Gover said that contemporary treaties between tribes and the U.S. have been made in the last 50 years through such means as self-governance contracts, gaming compacts and institutionalized consultation by federal and state governments with Indian nations, which has been a priority in the past year for the Obama administration.
Treaty making is something Indian nations were doing long before U.S. contact. And they have continued among themselves, as two other newsmakers in Indian Country demonstrated in 2010.
In November 16, 2010, the Harvard Project on American Indian Economic Development Development’s Honoring Nations Program recognized the governance model of the Coast Salish Gathering, a consortium of First Nations and Tribes from the Salish Sea, which spans British Columbia and Washington state, for its leadership on environmental concerns. The Coast Salish Gathering defines its territory as running from the white caps of the Salish Sea to the white caps of the mountain ranges that surround that sea.
The sea is shown on most maps as the Puget Sound, the Strait of Juan de Fuca and the Strait of Georgia, but last year the Coast Salish Gathering successfully added their name for the sea, which is one ecosystem, to the geographical place names in Washington and British Columbia.
“The Coast Salish Gathering is a powerful example of how Native Nations can significantly impact environmental policy across international borders and across multiple jurisdictions to restore the health of their homeland and waterways,” said Megan Minoka Hill, director of Harvard’s Honoring Nations Program.
On July 17, 2010, the Iroquois Nationals, a lacrosse team made up of 23 players from the Haudenosaunee, also known as the Iroquois Confederacy, was not permitted to travel to the FIL World Lacrosse Championships in Great Britain on their traditional Haudenosaunee passports. The Nationals had placed fourth in the 1998, 2002 and 2006 World Lacrosse Championships, traveling each time internationally on Haudenosaunee passports, used by their people for decades.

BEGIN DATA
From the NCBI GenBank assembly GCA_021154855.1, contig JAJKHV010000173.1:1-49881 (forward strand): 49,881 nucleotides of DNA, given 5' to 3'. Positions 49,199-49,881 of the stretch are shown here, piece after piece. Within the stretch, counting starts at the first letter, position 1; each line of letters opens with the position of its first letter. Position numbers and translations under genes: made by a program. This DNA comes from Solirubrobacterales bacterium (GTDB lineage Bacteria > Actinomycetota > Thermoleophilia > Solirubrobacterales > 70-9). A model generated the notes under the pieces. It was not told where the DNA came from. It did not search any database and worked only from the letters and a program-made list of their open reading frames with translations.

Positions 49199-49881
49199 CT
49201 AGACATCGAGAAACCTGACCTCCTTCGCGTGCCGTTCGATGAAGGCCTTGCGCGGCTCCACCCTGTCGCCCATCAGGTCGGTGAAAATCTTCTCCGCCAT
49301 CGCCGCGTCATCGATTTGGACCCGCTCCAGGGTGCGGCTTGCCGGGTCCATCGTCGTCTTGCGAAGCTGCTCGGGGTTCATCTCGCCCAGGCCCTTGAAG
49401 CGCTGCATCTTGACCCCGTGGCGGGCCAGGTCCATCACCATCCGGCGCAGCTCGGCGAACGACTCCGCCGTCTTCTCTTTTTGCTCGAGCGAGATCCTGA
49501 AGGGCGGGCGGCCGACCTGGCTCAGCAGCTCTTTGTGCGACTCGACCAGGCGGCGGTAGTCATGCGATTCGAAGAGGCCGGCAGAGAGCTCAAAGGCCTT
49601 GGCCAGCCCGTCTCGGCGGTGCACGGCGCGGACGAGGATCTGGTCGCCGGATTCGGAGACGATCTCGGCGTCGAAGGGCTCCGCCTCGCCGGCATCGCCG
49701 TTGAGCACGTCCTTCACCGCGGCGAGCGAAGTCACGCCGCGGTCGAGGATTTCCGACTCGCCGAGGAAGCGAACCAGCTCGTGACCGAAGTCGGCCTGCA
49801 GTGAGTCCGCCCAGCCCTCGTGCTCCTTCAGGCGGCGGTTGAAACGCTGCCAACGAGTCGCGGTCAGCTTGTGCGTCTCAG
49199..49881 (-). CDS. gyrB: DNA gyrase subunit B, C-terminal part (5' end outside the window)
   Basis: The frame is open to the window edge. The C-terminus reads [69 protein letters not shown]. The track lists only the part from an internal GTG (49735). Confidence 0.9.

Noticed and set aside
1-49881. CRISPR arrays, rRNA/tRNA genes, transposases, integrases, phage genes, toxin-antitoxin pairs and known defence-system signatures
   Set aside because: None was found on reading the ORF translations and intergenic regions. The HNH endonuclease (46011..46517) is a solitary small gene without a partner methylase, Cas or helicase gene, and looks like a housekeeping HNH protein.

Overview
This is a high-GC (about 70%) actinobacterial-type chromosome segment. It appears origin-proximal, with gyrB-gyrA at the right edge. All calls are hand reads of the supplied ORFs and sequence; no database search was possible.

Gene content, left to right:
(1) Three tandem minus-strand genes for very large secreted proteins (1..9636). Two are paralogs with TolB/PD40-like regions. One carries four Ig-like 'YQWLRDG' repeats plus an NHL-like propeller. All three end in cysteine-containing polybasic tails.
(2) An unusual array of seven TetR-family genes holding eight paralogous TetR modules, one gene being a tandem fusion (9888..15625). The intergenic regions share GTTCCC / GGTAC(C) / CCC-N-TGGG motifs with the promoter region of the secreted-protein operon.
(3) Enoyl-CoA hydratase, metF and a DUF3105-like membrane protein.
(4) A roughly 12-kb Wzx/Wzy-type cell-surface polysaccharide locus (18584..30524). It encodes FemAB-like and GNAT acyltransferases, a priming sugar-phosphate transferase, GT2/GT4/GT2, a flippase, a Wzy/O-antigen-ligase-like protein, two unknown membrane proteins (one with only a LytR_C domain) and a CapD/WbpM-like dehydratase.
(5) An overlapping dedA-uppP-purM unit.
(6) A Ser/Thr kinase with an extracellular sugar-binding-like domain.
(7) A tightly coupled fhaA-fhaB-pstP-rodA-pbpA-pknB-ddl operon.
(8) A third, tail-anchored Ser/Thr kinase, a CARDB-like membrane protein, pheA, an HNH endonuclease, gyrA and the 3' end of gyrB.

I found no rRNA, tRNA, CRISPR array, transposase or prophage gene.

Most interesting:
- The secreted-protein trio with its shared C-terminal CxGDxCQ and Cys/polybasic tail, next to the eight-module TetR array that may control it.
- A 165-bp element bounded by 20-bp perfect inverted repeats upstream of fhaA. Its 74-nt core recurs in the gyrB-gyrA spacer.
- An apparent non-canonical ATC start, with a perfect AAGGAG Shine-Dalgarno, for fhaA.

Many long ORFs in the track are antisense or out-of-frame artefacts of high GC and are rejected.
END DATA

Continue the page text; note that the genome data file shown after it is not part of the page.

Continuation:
Suddenly, the sovereign status of the governments of Indian nations—as indicated in passports, flags and identity cards—was made known to a world-wide audience.
“You are asking us to denounce our citizenship for a game,” Percy Abrams, the Nationals’ executive director, said last summer. “When you come back from the game, guess what? We have denounced our citizenship. Is that what they would do?”
Tim Johnson, Mohawk, associate director for museum programs at the Smithsonian’s National Museum of the American Indian, said, “What’s difficult for the average American to understand, and what kids don’t get in their education, is that these documents are each a symbol of functioning American Indian governments that meet regularly and govern all the time.”
The Haudenosaunee Confederacy, spanning land in both present-day New York and Ontario, is a formal government established a thousand years ago. As such, it is the oldest continually operating democracy in North America, stated Oren Lyons, Faith Keeper, Turtle Clan of the Onondaga Nation, on the lacrosse team’s website.
“The Iroquois Nationals,” Abrams said, “serve as a declaration of our status as a sovereign nation that exists on the North American continent, which we call the Great Turtle Island.”
By Kara Briggs, American Indian News Service